Is EU's ban on oil trade with Iran a big dumb mistake?
The European Union (EU) has hit hard on Iran, deciding to ban oil imports from the Middle East nation. The ban is expected to come into effect on July 1, 2011. The EU is one of the major market for Iran's oil and the ban is intended to bring down Iran's oil revenues and force it to abandon its nuclear programme. But will the action backfire on the EU? Is banning oil imports from Iran at a time of high oil prices, tight inventory and above all, an economic contraction the best decision the EU could take?
The EU has also decided to freeze assets of Iran's central bank and eight other banks and also ban trade in Gold, precious metals, diamonds and petrochemical products from Iran. Iran has called the ban “unfair” and a “psychological warfare”
The State television quoted Foreign ministry spokesman Ramin Mehmanparasat as saying that "European Union sanctions on Iranian oil is psychological warfare ... Imposing economic sanctions is illogical and unfair but will not stop our nation from obtaining its rights”. He also went on to add that "The European countries and those who are under American pressure should think about their own interests. Any country that deprives itself of Iran's energy market will soon see that it has been replaced by others”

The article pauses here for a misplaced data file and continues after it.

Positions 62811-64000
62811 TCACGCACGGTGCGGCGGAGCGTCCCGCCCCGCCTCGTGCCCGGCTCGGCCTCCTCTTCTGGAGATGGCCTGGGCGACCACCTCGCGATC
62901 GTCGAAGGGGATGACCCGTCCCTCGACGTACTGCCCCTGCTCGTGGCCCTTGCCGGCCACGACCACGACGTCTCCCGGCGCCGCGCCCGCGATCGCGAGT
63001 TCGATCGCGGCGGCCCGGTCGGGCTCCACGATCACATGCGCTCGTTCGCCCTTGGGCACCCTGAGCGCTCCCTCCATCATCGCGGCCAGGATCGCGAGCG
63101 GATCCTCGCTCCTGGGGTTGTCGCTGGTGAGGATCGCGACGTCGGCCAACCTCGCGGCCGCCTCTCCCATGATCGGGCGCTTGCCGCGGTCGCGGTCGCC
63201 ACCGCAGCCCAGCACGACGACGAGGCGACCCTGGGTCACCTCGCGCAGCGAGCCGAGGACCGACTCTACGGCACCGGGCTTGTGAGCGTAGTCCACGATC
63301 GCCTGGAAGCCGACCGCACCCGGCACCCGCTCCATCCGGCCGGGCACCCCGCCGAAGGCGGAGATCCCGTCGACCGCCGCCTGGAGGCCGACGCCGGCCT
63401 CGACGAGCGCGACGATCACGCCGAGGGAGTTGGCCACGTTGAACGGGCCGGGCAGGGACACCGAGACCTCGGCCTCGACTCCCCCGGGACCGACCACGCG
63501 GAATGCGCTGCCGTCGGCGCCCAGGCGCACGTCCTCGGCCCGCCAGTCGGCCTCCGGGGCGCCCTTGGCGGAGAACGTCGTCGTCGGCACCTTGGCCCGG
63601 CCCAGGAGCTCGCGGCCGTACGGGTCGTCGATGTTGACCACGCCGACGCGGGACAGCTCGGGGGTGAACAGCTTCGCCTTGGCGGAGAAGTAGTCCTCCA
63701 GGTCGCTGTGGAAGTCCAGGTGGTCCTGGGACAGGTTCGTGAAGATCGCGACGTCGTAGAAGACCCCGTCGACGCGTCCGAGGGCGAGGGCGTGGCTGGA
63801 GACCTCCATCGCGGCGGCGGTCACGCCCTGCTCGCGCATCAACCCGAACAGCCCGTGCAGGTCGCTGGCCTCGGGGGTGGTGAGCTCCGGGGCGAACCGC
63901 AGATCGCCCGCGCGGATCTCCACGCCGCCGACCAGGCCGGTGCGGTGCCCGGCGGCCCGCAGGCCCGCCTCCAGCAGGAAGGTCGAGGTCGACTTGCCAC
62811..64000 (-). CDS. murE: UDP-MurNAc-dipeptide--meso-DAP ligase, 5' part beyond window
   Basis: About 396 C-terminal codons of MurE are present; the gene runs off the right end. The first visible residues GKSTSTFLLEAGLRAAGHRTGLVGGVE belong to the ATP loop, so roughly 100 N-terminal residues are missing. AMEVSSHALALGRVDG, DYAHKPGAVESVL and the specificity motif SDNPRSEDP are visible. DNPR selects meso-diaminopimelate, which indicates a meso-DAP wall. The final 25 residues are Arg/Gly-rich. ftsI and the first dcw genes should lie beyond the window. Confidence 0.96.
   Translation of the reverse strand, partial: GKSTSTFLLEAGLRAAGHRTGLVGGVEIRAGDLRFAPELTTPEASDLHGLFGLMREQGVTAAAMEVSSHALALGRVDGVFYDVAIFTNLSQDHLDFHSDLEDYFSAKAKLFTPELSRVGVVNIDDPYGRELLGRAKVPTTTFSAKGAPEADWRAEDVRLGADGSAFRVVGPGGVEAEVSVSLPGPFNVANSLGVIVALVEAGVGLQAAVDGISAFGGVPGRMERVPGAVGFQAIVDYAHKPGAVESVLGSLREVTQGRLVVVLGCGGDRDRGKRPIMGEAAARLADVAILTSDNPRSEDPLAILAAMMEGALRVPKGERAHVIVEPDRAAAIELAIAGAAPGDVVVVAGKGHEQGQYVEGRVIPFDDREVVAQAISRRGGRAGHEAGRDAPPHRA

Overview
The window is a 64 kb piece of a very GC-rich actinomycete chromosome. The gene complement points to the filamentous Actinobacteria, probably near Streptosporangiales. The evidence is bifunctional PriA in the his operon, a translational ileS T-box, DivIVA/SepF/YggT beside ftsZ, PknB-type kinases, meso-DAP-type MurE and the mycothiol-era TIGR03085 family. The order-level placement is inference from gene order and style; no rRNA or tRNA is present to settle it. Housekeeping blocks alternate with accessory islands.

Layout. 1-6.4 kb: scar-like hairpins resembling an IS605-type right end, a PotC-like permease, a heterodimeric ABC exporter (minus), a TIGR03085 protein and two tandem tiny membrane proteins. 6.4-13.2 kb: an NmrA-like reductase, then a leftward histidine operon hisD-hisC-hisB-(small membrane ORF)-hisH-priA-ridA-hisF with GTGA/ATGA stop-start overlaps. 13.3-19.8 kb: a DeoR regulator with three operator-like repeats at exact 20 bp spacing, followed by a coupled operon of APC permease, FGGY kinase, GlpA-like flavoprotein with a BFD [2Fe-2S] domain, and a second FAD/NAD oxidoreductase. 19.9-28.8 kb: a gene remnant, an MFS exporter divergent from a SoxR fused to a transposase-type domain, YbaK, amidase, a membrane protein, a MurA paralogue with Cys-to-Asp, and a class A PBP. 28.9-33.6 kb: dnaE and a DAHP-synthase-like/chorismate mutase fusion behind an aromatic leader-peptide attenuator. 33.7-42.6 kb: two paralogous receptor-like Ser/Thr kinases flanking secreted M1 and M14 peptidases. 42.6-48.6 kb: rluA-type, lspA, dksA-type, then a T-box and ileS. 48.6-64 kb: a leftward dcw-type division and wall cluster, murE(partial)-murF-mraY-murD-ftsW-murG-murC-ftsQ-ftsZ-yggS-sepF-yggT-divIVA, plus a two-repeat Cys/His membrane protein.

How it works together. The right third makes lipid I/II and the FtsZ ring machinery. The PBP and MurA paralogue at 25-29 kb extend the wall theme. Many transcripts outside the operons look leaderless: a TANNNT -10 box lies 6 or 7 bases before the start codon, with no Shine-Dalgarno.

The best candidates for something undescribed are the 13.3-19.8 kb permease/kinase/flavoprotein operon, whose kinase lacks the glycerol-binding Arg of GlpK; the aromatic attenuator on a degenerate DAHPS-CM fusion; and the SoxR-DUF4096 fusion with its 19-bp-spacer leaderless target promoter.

The Effect of the Ban
With EU deciding to give its member nations almost 6 months to secure supplies before the ban comes into effect, some prominent member's of Iran's think-tank are advising that their country should immediately cease all oil exports to the EU block. The FARS news agency quoted former intelligence minister Ali Fallahian as saying that "The best way is to stop exporting oil ourselves before the end of this six months and before the implementation of the plan”
Reduced supplies from Iran will mean that international inventories available for the EU will tighten significantly. With supply concerns in Nigeria and South Sudan continuing, the EU countries may have to pay higher prices for oil, which in turn will raise prices for all consumable goods in their respective nations- at a time when the economies are going through a recession, personal incomes are falling and unemployment is rising.
Clearly, the EU could have made a better decision. But more importantly, if Iran decides to stop all oil export immediately, the EU will find itself in a crunch.